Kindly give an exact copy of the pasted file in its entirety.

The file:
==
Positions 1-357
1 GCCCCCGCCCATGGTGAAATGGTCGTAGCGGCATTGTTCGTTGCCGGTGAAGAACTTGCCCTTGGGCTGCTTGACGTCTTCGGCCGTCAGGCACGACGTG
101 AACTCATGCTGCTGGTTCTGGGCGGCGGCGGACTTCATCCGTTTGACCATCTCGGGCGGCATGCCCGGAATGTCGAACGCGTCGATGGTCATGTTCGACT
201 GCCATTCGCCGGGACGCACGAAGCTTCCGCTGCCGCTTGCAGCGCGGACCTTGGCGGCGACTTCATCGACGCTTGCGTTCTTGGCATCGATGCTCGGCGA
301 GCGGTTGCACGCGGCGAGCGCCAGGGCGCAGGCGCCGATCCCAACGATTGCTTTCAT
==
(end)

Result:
Positions 1-357
1 GCCCCCGCCCATGGTGAAATGGTCGTAGCGGCATTGTTCGTTGCCGGTGAAGAACTTGCCCTTGGGCTGCTTGACGTCTTCGGCCGTCAGGCACGACGTG
101 AACTCATGCTGCTGGTTCTGGGCGGCGGCGGACTTCATCCGTTTGACCATCTCGGGCGGCATGCCCGGAATGTCGAACGCGTCGATGGTCATGTTCGACT
201 GCCATTCGCCGGGACGCACGAAGCTTCCGCTGCCGCTTGCAGCGCGGACCTTGGCGGCGACTTCATCGACGCTTGCGTTCTTGGCATCGATGCTCGGCGA
301 GCGGTTGCACGCGGCGAGCGCCAGGGCGCAGGCGCCGATCCCAACGATTGCTTTCAT